Our post auction sale offers you an exciting view on male portraits throughout history. There are wise men, army men, men who use their bodies as an object to create art, and eventually epic heroes. We take you through a fascinating trip through the history of art.
Looking through the old master’s section, the portrait of a philosopher immediately calls the viewers’ attention. Rembrandt himself studied Philosophy in Leiden to pursue and deepen his knowledge about ancient art. This painting shows an old savant in his chair. The light from the upper right hand side draws the attention to his wrinkled face, his white beard and aged hands. Through his admirable direction of light, the artist manages a very effective dramatization of the scene and a psychologically sound interpretation of fugacity and eternity.
More than 300 years on, Anton Faistauer created this portrait of Karl Höller, the son of a well-known Salzburg family, in his uniform after WW1. It shows the influence that studying old masters like Tizian and Tintoretto had on the painter in its deep, lush and warm colors. He repeats a beloved composition by masters of the Renaissance: to the left, there is the opening of a small window which draws the eye to a wide landscape. This often has a correlation to the depicted person, for instance by showing his realm. In this case, it could reflect the fortress Hohensalzburg. To the right, a gathered curtain of precious red fabric marks the background, which also is a well-known element of style in the paintings of the Baroque and Renaissance. With this work, Anton Faistauer proves himself to be a worthy follower of the most renowned portraitists in the history of art.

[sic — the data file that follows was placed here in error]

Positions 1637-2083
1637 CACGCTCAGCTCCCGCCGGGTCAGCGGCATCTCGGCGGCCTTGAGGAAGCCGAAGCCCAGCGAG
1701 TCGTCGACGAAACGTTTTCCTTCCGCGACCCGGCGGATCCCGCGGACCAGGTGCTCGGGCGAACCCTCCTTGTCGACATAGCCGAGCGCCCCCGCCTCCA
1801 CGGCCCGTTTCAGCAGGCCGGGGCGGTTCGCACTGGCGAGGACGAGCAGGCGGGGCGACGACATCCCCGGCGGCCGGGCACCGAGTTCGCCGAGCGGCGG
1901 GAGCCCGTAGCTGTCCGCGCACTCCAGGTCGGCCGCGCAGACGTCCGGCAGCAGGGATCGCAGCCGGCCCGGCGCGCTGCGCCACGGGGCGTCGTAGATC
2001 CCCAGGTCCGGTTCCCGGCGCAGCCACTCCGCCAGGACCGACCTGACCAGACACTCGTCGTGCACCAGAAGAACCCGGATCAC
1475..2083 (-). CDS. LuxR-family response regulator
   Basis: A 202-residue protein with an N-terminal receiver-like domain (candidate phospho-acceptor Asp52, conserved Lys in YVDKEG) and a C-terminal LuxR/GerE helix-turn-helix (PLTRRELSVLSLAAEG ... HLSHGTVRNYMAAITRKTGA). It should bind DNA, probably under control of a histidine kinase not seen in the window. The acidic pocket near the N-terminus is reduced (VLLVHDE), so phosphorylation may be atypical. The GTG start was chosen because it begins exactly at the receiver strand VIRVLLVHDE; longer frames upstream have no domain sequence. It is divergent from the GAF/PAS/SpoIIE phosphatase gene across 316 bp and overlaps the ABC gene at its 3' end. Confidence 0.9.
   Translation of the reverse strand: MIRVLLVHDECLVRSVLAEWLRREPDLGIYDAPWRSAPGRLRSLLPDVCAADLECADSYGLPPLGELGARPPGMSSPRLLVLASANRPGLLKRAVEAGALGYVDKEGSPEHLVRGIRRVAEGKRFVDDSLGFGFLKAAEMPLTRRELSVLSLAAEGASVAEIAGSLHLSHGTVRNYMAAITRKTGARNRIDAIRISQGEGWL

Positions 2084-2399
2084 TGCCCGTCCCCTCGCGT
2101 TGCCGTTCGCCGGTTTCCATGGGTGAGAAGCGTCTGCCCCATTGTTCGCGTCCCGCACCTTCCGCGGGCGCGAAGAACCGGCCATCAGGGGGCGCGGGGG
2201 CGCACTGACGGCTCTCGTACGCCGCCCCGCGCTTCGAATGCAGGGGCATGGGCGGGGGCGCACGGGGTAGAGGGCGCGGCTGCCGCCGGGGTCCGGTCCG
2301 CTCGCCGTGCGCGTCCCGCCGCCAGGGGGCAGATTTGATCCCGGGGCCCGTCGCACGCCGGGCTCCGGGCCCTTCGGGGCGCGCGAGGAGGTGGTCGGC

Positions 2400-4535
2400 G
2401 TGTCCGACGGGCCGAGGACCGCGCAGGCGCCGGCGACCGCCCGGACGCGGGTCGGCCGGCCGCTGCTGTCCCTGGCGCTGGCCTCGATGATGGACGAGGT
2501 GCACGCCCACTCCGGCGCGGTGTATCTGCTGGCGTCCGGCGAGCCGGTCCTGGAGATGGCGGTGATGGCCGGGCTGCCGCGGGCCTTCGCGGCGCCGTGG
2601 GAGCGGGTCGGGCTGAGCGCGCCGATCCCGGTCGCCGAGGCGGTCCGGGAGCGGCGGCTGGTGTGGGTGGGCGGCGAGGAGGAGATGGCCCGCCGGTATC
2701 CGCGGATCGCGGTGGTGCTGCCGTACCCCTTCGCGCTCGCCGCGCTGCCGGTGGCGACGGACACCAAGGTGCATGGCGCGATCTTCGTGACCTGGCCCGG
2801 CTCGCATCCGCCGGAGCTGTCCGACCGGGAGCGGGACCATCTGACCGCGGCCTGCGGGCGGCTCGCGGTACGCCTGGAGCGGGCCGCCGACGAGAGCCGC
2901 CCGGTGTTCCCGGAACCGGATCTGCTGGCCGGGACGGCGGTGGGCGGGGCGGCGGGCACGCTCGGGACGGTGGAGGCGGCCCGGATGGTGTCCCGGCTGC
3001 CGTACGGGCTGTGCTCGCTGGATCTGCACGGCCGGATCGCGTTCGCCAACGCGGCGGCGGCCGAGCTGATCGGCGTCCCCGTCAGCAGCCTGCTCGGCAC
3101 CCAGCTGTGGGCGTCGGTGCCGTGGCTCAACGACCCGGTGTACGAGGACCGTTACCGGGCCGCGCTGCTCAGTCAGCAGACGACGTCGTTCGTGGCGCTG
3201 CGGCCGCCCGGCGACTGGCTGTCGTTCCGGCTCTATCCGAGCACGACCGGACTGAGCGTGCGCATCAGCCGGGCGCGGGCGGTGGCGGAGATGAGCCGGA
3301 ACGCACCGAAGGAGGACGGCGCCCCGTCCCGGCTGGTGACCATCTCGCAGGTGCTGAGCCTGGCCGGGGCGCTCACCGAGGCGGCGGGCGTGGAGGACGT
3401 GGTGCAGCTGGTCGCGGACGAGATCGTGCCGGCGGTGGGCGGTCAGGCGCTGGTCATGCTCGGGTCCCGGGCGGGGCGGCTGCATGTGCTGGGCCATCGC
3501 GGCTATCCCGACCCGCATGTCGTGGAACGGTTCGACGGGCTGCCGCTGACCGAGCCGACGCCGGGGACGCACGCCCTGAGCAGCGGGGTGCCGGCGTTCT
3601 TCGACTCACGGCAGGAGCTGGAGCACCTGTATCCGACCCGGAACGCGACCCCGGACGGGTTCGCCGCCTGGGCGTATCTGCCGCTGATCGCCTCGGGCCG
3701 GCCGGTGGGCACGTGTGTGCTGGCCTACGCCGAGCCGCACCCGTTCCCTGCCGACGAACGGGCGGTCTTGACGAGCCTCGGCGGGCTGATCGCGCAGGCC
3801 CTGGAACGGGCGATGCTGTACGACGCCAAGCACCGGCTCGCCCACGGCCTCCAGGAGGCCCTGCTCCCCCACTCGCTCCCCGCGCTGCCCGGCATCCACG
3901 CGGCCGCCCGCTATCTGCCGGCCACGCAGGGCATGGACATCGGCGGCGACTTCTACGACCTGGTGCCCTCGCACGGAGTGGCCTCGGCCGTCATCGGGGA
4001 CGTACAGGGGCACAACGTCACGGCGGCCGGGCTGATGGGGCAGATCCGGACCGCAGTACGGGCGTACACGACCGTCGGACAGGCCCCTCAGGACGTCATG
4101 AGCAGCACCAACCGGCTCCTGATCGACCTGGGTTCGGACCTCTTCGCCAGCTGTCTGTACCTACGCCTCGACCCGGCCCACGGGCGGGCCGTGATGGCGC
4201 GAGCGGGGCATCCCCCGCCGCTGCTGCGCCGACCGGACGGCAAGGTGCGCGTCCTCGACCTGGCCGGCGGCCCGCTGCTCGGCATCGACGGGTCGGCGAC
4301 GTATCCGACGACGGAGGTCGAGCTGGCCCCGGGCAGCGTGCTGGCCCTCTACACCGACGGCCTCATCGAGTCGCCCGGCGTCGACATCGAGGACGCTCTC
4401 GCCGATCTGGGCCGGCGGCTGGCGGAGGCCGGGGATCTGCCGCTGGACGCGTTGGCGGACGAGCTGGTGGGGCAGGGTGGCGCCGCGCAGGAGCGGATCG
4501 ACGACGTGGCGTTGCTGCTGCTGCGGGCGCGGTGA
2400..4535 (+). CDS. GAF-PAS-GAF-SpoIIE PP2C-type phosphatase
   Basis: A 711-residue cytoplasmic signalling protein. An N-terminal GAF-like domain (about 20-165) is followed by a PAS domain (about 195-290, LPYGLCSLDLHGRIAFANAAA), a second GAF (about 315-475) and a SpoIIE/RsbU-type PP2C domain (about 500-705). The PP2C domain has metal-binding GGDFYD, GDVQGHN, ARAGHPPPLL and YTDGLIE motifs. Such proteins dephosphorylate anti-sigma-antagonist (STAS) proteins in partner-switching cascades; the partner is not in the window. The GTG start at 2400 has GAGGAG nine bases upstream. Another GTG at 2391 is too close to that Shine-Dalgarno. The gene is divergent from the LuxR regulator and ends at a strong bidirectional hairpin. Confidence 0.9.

Arnulf Rainer’s Body Poses were created only about 50 years later; here, the artist uses his body as means to transport his artistic message. First came his grimacing self-portraits in the form of passport pictures, then he started to work on enlarged photoprints, which he drew on, then corrected and accentuated them. These so called „Fotoséancen “, made between 1969 and 1976 in cooperation with a number of photographers, led to self-portrayals intended for further enhancement. The delicacy and aggression of gesture, the astonishing choice of color and its combination, the complex denseness and the assured handling of only a few lines morph the photography into an expressive, ambiguous emotion. The series of reworked photographic self-portrayals is one of Rainer’s most important group of works.
A self portrait of a very different kind is the one by Otto Mühl from 1981. At this time, Mühl was at the height of his power as the uncontested and omnipotent leader of the community Friedrichshof, in which up to 600 people lived at the time. He looks at the viewer in an accordingly confident way.
The view that the German painter Markus Lüpertz takes on men is a very different one. Six heads in a subdued palette of colors take up the space in his oversized canvas. There are no individual facial features to be disguised, only the schematic outlines of a number of heads, whose impression is rather sad and dismal. This work is part of a one of the best known series of this painter: “Men without women – Parsifal”. Between the years 1993-1997 Markus Lüpertz worked on a single theme, which centers around the hero Parsifal from Richard Wagner’s last opera. It speaks of the redemption from everlasting temptation, and of a world dominated by male phantasies. The series “Men without women – Parsifal” from which this picture originates, challenges the viewer with its mysterious content; and also offers many different possibilities for interpretation.